____simple_html_dom__voku__html_wrapper____>The underhand tennis serve traditionally has only factored in instructional lessons for children, but on Feb. 8, 2003, it was the serve that clinched a victory for the IU women’s tennis team in a close 4-3 contest with Marquette.Karie Schlukebir, senior team captain, had missed the preceding week after a recurrence of melanoma on her arm. Expected to miss an indefinite amount of time, she was only away five days before asking IU coach Lin Loring if she could play in the team’s weekend match against Marquette.“She told me she was going to play,” Loring said. “She couldn’t lift her arm above chest-high, but she assured me she could win serving underhand. I called (her father) John, who talked to the doctors, who all said if she wants to do it, go for it.”And she did, splitting the first two sets. Meanwhile, it became increasingly apparent her match would decide which team came away victorious. The Hoosiers held a narrow 3-2 lead, but the remaining match threatened to go to the Eagles at any time. Luckily, Schlukebir took the decisive set 6-2.“In a script out of the movies, the entire match came down to Karie’s court and the deciding match serving underhand,” Loring said. “As her teammates ran across the court to give her hugs, she just looked over at me and smiled.”***Unfortunately, Schlukebir was unable to keep winning her battles, as she lost her fight to melanoma Jan. 16, 2009. She was only 29 years old. She leaves behind a legacy not only as a great tennis player, but also as someone who had an impact on everyone she crossed paths with. To her college coach, Schlukebir remains the model of the type of athlete he wants to coach.“Her legacy is the never-give-up attitude that she brought to the team,” Loring said. “She just loved to play, loved her teammates and loved Indiana University and everything about it. She was the perfect Indiana University student-athlete.”Schlukebir’s memory will be preserved through the Schlukebir Award, a fund created by the IU athletic department. The fund will be used for scholarships, as well as potentially naming a tennis court or facility in her name. “That would really hit home for her,” Katie Schock, Schlukebir’s sister, said. “Her story will continue. Her love of the game and her legacy and her cancer survivorship for years and years will probably touch more people for years. I think she would be flattered by that.”***Born in Kalamazoo, Mich., in 1980, Schlukebir was destined to play tennis. Most of her family, including her two sisters and her mother, Kathy, took up the game and excelled at it. “I have three daughters who are tennis players,” John Schlukebir said. “It came naturally for her. My wife was a tennis pro and worked at a local tennis facility here in Kalamazoo. She had been a tennis player. It was natural for the girls to play tennis.”Karie Schlukebir also excelled in softball as a pitcher, but due to overlapping seasons she chose to concentrate solely on tennis when she was 12. “I had an opportunity to work with (my daughters) myself,” Kathy Schlukebir said. “When they got older, then they found another pro that I thought they worked harder for.” Kathy Schlukebir believed that playing in tournaments across the country and getting into nationals every year helped Karie Schlukebir develop a national ranking and get her scholarship to IU. Karie Schlukebir was not originally recruited by IU, as Notre Dame had long held the top spot on her list of schools. But her plans changed when the Irish gave their final scholarship offer to another player. “She actually recruited us,” Loring said. “She called one day and asked if we had a scholarship left. She had made her five official visits and didn’t really like any of the schools and wanted to know if she could drive down from Michigan for an unofficial visit. She was a good singles player, a good doubles player, a good student and a really nice person who I knew would be a good fit for the team.”The next year, Karie Schlukebir participated in recruiting from the other side, convincing Linda Tran, a highly recruited player, good friend and former rival, to sign with IU.“We met when we were about eight or nine years old playing tennis,” Tran said. “We’re both from Michigan. Our coaches were friends so we trained together. ... We would see each other as much as we could, and that’s where we built our friendship.”Karie Schlukebir and Tran would go on to form one of the most-decorated doubles pairs in school history.However, Karie Schlukebir was more than just a successful tennis player, serving as team captain for two years and as a member of the 2004 Big Ten Champion team. “She brought a great attitude, work ethic and was a great teammate to everyone,” Loring said. “She was a great team leader. She had the respect and love of all her teammates. My fondest memories are of how much fun she was to have on the team. She had a great sense of humor and made everyone around her smile. Her attitude and work ethic definitely rubbed off on the team.”***Karie Schlukebir got the news early in her freshman season. A biopsy from a removed mole on her shoulder came back positive for Stage 3 melanoma. Her family broke the news to her after an early-season match against Western Michigan in her hometown of Kalamazoo.“After her match, we brought her over to my dad’s office and told her what the diagnosis was, and that the biopsy had come back,” Schock said. “As Karie always was, she was very calm, never overreacting in any way. Calm, but obviously scared and worried and nervous but also very proactive. She said, ‘What do we do now? What do I do? What’s the action plan?’”“That’s how she was throughout the whole cancer,” Schock said. “Whether she had good news or bad news, she said, ‘What do we do now?’ If she had good news, it was, ‘What do we do to keep it going?’ If we got bad news, it was, ‘What are we going to do? What’s the plan?’ She was very calm, never panicky, but inside, probably very, very scared.”The news soon spread to the team as Karie Schlukebir left to begin chemotherapy.“I was stunned,” Loring said. “You don’t think of that happening to someone so young. My next thought was, ‘How can we help Karie get through this?’”Karie Schlukebir and the team kept in close contact during her time away, often sending letters and packages and even making the occasional visit. “I remember when Karie first went to California for treatment for cancer, and she was back home. Lin actually brought the whole tennis team and Karie’s roommate up on the team bus to visit her,” John Schlukebir said. “It was January, and it was nasty weather. They almost got stuck at our house.”But throughout her battle with cancer in college, Karie Schlukebir always maintained one goal: to get back on the team.“Tennis was always there, the driving force for her to continue,” Schock said. “She always wanted to come back. There was no questioning her mind while she was going through this that if it was a success, that she was going to come back if all the rules were met. ... As a person, as a sister, as a player, you can’t ask for more than that. It was a no-brainer for her. She wanted to come back. She never gave up. One of her loves is to play.”***After Karie Schlukebir’s career at IU ended, she continued to lead an active lifestyle despite her cancer.“She always liked to stay fit,” Kathy Schlukebir said. “She always ran through high school. She loved working out and staying fit. When she exercised, I think it was a relief from the cancer, which had to always be in her mind. It was an outlet from thinking about that 24/7.”Tennis also remained a part of Karie Schlukebir’s life as she worked as an assistant coach at Florida International University, until her coaching career was cut short by another recurrence of melanoma.Before the melanoma returned, Karie Schlukebir trained for and ran in the 2007 Traverse City marathon along with her then-boyfriend and future husband Joe Pennock. Later, in 2009, she had the opportunity to run in the Boston Marathon to raise funds for the Shade Foundation, a nonprofit group seeking to educate children about the dangers of melanoma and sun exposure. “It takes a lot of discipline, and I think her ultimate goal when running marathons was just to finish,” Schock said. “Not to prove anyone wrong, not to prove that she could do it. Once she finished Traverse City, she got the challenge of running Boston, which is probably one of the hardest, if not the hardest, marathons not only to get into but to finish.”“Her goal was to finish,” Schock said. “It wasn’t a certain time. It was an internal challenge for her, one to get her mind off of cancer issues. Running can get your mind off things.”Now that she has died, her family hopes her legacy goes beyond just sports.The Schlukebir family believes she would also want to be remembered in another way: by people taking better care of their skin, using sunscreen, and visiting the dermatologist.“She would want people to continue to monitor their skin and make sure things are under control,” Schock said. “I think she’d be happy if she saved one life, and hopefully numerous lives. I think what she would ultimately want is with her unfortunate circumstances, fewer people would be afflicted with melanoma.”Even for people who already have melanoma, Karie Schlukebir served as proof that one can fight the disease with the right care and attitude. “It’s hard to explain what your body goes through,” Schock said. “Nobody knows except her. I saw what her body dwindled into. She came back and she accomplished wonderful things.”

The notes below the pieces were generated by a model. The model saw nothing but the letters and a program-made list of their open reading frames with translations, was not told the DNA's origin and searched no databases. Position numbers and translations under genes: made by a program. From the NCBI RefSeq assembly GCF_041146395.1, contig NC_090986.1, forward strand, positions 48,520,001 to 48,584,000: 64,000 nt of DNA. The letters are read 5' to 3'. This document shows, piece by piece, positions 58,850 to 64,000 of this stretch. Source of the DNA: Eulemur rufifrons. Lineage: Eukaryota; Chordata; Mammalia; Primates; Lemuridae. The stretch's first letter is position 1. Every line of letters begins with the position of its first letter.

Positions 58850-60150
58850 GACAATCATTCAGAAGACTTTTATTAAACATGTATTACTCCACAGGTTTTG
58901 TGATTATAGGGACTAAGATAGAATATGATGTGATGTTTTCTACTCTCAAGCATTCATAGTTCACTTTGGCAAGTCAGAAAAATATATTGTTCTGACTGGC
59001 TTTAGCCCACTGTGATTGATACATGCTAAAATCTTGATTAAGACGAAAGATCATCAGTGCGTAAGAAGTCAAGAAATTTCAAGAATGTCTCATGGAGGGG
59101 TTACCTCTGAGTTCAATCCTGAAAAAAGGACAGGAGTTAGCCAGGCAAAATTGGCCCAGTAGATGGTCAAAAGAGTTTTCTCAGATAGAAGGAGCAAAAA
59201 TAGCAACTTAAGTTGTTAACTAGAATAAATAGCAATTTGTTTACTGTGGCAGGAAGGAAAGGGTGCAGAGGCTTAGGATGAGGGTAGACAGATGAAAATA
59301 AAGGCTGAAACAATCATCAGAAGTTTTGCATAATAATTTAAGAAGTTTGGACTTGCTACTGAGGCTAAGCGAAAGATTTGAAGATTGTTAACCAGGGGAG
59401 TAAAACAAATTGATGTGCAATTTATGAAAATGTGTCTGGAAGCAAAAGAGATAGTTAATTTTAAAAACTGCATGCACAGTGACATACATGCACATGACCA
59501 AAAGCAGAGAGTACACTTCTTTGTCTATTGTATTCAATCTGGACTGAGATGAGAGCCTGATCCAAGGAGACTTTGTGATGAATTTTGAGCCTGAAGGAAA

____simple_html_dom__voku__html_wrapper____>She was there for the 0-7 loss in 2007, the 3-4 decision in 2008 and another 0-7 defeat last year. In her time at IU, senior captain Lindsey Stuckey had never been on the winning side of the Hoosiers’ annual tilt with the Tennessee Lady Vols. That changed Sunday. “I told the team before the match, ‘I have to beat Tennessee once in my four years here and I’m in my senior year,’” Stuckey said. “My first two years we played them pretty tight and then last year we just didn’t have the same momentum. I’m really happy we got away with the win.” And what a win it was. The No. 37 Hoosiers, fresh off a 5-2 win against Kentucky on Saturday, dropped only the No. 1 singles match to the No. 10 Lady Vols, coming away with a 6-1 victory that ranks among the biggest in recent program history. Beginning the match with a 1-0 lead thanks to Tennessee’s forfeit of the doubles point, the Hoosiers faced long odds in doubles.Actions spoke louder than numbers once play was underway, though. The No. 1 match remained close before IU finally fell 8-6. In No. 2 doubles, Stuckey and sophomore Evgeniya Vertesheva took a 6-3 lead and held on for an 8-5 victory against the No. 20 doubles pair in the country. The outcome in No. 3 doubles was never in doubt. Freshman Leslie Hureau and junior Charlotte Martin cruised to an 8-2 win to clinch the doubles point, a 2-0 lead and momentum heading into singles play.“I think once they won the doubles point, they knew that the pressure was now on Tennessee,” IU coach Lin Loring said. “All three of the really good programs we’ve beat this year — Wake Forest, Kentucky and now Tennessee — we’ve won the doubles point. That’s big for us.” Vertesheva and Hureau drew the two ranked Lady Vols in singles. Vertesheva fell 6-2, 6-1 to No. 7 Caitlin Whoriskey, but Hureau pulled an upset on No. 37 Maria Sorbello 6-3, 7-5 to make the team score 3-1. The Hoosiers were one win away from the upset. Enter junior Myriam Sopel. Playing No. 4 singles, she and Tennessee’s Zsofia Zubor each took a set before a third set ended in a 7-5 match-clinching win for Sopel. Stuckey tacked on a straight set win at No. 5 singles, and junior Katya Zapadalova upset Rosalia Alda for the final margin. The Hoosiers realize this win makes them a target for the rest of their opponents this season, starting with Oregon next Saturday at 11 a.m. “We just put a big bull’s eye on our back. I wouldn’t trade it, but we’re going to get everyone’s absolute best shot from here on out,” Loring said. “We’ve got to be ready every time out. We’ve got to be getting better. If we don’t get better, this is going to come back to haunt us.”